Class Action Defense Cases-Hubbard v. Potter: Federal Magistrate Grants Defense Motion To End Pre-Certification Discovery In Labor Law Class Action But Denies As Untimely Defense Motion To Designate Rebuttal Expert

Feb 7, 2008 | By: Michael J. Hassen

Plaintiffs in Labor Law Class Action Failed to Establish that Defense Failed to Properly Respond to Pre-Certification Discovery and Defense failed to Establish Good Cause for Untimely Designation of Rebuttal Expert District of Columbia Federal Magistrate Holds

Plaintiffs, five deaf employees of the United States Postal Service (USPS), filed a putative class action alleging that they were “denied a qualified sign language interpreter at safety meetings and mandatory work meetings” and that this “prevented from performing their duties safely, which they contend is an essential function of their job.” Hubbard v. Potter, 247 F.R.D 27, 2008 WL 43867, *1 (D.D.C. 2008). Plaintiffs alleged that a class action could be certified under either Rule 23(b)(2) or (b)(3), and sought pre-certification discovery to support a motion for class action certification. Id. Defense attorneys moved to terminate pre-certification discovery and for leave to designate a rebuttal expert witness, id. The federal magistrate granted the first motion but denied the second.

With respect to their first motion, defense attorneys argued that plaintiffs had been given sufficient time to conduct the discovery necessary to file for class action certification, and that further discovery was inappropriate pre-certification because “Plaintiffs either (a) have the evidence they need for class certification and are attempting to collect that which they need for trial on the merits, or (b) have failed in their attempts to meet the class certification requirements following this Court’s dismissal of their first class complaint and are trying to squeeze every last document out of the Postal Service in a vain attempt to piece together a plausible class certification theory for their second amended complaint.” Hubbard, at *1. Plaintiffs’ opposition “raised legitimate concerns regarding the discovery that has been thus far produced by defendant,” characterizing USPS’s discovery responses as “grossly insufficient and manifestly incomplete.” Id.

The magistrate characterized plaintiffs’ opposition as “seek[ing] another round of discovery” aimed at “‘meta-discovery,’ i.e., discovery about the discovery”; the thrust of their argument is that additional discovery was warranted because of “the paucity of the documents” produced by USPS. Hubbard, at *2. The magistrate concisely summarized the standard for granting such a request at page *2: “Speculation that there is more will not suffice; if the theoretical possibility that more documents exist sufficed to justify additional discovery, discovery would never end. Instead of chasing the theoretical possibility that additional documents exist, courts have insisted that the documents that have been produced permit a reasonable deduction that other documents may exist or did exist and have been destroyed. [Citations.]” Plaintiffs failed to meet that burden here. After summarizing the “three inferences” plaintiffs argued “may be drawn from the alleged ‘paucity’ of defendant’s document production,” the magistrate observed “that there is a fourth and equally likely possibility that the designated officials kept the records they were supposed to and turned them over to plaintiffs when asked to do so.” Id. In other words, USPS simply had no additional documents to produce, id. Plaintiffs’ speculation that there should be more documents “is simply of no moment,” as it is nothing more than “a hunch of plaintiffs’ part.” Id., at *3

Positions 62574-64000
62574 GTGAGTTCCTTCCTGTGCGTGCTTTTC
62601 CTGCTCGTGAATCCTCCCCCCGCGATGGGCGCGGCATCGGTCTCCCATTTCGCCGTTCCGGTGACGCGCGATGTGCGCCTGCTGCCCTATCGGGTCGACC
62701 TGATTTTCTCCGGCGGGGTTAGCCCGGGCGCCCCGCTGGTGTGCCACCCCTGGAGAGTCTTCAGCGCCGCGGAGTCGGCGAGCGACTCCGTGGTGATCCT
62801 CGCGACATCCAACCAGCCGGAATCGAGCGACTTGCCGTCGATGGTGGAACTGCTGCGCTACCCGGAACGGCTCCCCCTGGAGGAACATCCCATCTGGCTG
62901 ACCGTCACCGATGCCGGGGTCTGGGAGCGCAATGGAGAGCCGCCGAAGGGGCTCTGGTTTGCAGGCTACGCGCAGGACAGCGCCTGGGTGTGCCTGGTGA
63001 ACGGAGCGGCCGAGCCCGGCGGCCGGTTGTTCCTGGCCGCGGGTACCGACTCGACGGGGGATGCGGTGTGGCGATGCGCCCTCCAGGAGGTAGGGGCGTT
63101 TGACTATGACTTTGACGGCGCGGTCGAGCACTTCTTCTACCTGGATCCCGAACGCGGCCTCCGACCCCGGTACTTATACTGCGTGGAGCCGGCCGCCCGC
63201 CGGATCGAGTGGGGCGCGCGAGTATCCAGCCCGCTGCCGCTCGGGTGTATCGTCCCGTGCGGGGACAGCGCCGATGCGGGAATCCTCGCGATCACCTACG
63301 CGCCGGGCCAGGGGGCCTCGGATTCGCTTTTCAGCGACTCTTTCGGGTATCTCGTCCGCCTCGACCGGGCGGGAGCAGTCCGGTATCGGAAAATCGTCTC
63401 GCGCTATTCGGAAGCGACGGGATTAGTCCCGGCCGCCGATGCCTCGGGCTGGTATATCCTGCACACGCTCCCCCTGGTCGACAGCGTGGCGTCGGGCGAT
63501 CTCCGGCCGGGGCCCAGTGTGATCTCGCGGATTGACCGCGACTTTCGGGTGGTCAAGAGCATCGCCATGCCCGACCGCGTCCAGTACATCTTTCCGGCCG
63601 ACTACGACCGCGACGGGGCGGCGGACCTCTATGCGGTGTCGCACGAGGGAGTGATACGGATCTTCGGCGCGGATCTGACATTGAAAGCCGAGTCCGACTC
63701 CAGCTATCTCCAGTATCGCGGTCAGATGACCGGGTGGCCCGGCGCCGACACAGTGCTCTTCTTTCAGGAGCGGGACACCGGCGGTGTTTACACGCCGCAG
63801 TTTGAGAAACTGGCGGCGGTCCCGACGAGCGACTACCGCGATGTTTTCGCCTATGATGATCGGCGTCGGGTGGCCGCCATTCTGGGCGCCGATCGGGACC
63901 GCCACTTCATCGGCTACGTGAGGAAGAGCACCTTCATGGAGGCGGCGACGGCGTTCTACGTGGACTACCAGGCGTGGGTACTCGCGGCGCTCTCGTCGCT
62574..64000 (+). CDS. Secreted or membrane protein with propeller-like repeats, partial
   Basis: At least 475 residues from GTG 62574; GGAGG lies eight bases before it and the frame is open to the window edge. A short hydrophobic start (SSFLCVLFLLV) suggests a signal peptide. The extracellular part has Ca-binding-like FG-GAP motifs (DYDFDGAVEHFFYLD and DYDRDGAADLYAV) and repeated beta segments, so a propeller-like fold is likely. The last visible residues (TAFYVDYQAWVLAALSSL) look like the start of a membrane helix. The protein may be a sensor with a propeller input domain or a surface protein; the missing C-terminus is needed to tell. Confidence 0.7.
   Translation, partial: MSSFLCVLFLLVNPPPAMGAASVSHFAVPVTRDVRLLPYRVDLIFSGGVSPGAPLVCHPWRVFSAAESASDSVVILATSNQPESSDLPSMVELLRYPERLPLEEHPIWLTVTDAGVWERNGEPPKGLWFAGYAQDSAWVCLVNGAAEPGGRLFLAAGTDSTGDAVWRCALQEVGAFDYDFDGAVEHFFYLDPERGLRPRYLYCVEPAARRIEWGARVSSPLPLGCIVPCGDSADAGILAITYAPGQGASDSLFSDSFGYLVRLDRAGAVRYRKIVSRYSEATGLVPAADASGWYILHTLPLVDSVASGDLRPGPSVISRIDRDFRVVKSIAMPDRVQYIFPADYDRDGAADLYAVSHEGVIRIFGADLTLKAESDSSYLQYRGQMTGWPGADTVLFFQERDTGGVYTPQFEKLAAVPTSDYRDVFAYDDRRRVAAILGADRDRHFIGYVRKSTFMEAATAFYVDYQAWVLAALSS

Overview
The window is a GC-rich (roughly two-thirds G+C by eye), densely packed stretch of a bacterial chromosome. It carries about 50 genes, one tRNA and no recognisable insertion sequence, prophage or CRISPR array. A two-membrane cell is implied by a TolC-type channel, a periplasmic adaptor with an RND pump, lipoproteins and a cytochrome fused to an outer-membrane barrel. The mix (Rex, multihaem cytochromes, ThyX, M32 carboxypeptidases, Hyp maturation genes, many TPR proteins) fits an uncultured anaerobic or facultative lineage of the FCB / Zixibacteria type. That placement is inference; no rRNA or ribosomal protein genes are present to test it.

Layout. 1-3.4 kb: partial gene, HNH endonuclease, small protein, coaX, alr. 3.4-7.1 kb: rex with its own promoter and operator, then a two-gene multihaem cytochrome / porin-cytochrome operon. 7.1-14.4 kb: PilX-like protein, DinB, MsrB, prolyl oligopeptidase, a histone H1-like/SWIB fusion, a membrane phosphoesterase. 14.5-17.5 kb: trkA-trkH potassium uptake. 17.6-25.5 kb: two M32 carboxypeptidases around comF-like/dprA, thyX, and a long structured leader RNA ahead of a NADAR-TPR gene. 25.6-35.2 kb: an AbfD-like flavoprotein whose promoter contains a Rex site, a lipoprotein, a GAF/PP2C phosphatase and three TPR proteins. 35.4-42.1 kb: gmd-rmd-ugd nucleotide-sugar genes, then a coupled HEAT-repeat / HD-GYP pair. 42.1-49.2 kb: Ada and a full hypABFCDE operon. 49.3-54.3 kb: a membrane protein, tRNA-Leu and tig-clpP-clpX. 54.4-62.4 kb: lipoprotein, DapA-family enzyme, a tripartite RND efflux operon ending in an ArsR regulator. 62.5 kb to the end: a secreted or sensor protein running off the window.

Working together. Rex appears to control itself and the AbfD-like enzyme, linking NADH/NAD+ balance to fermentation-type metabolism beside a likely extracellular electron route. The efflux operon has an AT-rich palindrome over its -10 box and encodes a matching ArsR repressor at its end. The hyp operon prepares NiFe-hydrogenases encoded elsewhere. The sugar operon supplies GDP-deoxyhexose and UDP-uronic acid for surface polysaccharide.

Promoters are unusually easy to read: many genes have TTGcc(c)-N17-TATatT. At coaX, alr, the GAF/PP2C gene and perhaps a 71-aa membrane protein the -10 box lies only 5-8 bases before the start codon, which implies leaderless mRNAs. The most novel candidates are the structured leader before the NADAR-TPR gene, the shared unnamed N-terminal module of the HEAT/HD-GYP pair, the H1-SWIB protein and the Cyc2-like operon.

With respect to the defense motion for leave to designate a rebuttal expert, defense counsel argued that their request was “necessitated by the filing of a second report by plaintiffs’ expert.” Hubbard, at *5. The federal magistrate summarily disposed of the motion by noting that the proposed designation “comes too late,” as it the district court had ordered expert disclosures by March 3, 2006 and rebuttal designations by March 31, 2006, and defense counsel had already filed motions challenging the supplemental expert report. Id. In response, the magistrate “fashioned a practical solution” that provided USPS with “ample opportunity to address the issues raised by plaintiffs’ expert’s supplemental report.” Id. Accordingly, the magistrate denied the motion for late designation of a rebuttal expert.

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